Orionid Meteor Shower

Orionid Meteor Shower

Halley’s Comet

The following content is from Wikipedia.

The Orionid meteor shower, usually shortened to the Orionids, is the most prolific meteor shower associated with Halley’s Comet. The Orionids are so-called because the point they appear to come from, called the radiant, lies in the constellation Orion, but they can be seen over a large area of the sky. Orionids are an annual meteor shower which last approximately one week in late October. In some years, meteors may occur at rates of 50–70 per hour.

Meteor showers first designated “shooting stars” were connected to comets in the 1800s. E.C. Herrick made an observation in 1839 and 1840 about the activity present in the October night skies. A. S. Herschel produced the first documented record that gave accurate forecasts for the next meteor shower. The Orionid meteor shower is produced by the well known Halley’s Comet, which was named after the astronomer Edmund Halley and last passed through the inner solar system in 1986 on its 75- to 76-year orbit. When the comet passes through the solar system, the sun sublimates some of the ice, allowing rock particles to break away from the comet. These particles continue on the comet’s trajectory and appear as meteors (“falling stars”) when they pass through Earth’s upper atmosphere. Halley’s comet is also responsible for creating the Eta Aquariids, which occur each May.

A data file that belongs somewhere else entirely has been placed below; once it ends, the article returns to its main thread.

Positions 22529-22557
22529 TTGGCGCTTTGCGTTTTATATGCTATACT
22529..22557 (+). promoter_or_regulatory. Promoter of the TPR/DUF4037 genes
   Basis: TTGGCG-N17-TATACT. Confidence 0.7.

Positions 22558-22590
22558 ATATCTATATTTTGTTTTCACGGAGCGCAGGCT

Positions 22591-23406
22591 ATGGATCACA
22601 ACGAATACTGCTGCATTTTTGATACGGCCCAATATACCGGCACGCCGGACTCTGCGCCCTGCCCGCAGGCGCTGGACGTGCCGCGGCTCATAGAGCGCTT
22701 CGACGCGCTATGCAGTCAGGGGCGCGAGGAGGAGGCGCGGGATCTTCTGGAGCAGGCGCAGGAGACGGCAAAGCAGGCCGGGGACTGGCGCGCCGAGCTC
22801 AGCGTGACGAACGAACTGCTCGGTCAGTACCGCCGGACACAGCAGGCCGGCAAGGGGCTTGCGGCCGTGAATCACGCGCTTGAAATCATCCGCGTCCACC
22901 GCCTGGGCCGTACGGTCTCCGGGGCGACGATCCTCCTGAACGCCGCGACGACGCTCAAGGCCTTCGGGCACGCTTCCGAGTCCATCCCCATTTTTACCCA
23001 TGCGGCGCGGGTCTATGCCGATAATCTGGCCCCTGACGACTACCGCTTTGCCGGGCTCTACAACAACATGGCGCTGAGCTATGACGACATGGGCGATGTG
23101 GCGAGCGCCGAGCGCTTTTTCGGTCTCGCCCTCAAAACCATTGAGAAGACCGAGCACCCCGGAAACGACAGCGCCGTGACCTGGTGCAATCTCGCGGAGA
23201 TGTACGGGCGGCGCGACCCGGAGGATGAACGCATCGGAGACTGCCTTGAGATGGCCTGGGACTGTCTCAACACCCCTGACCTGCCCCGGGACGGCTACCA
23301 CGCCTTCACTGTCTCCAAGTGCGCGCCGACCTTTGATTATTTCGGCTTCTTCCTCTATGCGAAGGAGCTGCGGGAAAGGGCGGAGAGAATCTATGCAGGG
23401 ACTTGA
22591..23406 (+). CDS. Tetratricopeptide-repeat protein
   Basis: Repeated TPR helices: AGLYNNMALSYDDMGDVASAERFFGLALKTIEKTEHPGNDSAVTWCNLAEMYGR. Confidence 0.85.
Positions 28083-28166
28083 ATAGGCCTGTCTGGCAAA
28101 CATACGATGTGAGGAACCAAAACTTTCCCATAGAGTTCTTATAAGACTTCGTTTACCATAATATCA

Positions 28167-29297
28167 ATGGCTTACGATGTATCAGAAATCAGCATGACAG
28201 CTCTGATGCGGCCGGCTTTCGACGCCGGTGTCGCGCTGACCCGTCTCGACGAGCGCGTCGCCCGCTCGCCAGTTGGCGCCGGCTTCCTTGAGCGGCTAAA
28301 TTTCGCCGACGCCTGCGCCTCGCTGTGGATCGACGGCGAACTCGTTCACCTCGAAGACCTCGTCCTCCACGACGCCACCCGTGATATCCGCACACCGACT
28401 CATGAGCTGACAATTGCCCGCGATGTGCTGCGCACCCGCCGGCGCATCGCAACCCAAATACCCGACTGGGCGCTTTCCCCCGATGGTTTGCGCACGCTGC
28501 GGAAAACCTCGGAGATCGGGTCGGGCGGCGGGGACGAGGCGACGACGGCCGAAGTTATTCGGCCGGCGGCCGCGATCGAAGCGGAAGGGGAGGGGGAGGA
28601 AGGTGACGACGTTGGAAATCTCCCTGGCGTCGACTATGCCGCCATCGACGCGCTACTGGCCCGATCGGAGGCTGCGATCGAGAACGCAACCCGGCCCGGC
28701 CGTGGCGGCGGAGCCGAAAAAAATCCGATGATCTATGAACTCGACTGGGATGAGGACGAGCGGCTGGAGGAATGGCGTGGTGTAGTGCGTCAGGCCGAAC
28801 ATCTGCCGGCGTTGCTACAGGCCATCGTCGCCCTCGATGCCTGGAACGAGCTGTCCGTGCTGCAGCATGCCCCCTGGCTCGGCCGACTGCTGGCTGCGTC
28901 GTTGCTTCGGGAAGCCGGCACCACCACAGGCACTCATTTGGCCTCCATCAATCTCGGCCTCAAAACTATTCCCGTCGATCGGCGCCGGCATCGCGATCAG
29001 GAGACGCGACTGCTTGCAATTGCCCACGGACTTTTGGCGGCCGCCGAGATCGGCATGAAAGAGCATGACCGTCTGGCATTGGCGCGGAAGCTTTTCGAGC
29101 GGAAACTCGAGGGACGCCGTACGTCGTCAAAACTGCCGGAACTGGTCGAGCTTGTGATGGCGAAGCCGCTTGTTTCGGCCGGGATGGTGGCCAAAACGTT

The radiant of the Orionids is located between the constellations Orion and Gemini (in the south-eastern sky before dawn, as viewed from mid-northern latitudes. The most active time of the meteor shower was stated by Telegraph.uk.co to be in the early morning of October 21, 2009 6 a.m. Eastern Standard Time in the United States or 11 a.m. in the United Kingdom. Tweets and user news articles were shared on Social networking and micro-blogging services such as Twitter and . Photos and videos of the event were posted on photo and video sharing websites such as YouTube and Flickr. Universe Today reported that the meteor shower arrived at 140,000 miles (230,000 km) per hour on the morning of the 21 when showing was predicted to be at its height, however compared to previous showers in years past, the trail of 2009 appeared narrower without branching out. Cooke, found that the originating points of 30 meteors were from within a very small area of the Orion constellation even though observers observing the small meteor “Halleyids” at Alabama’s Space Flight Center saw streaks radiating in all directions with the naked eye.

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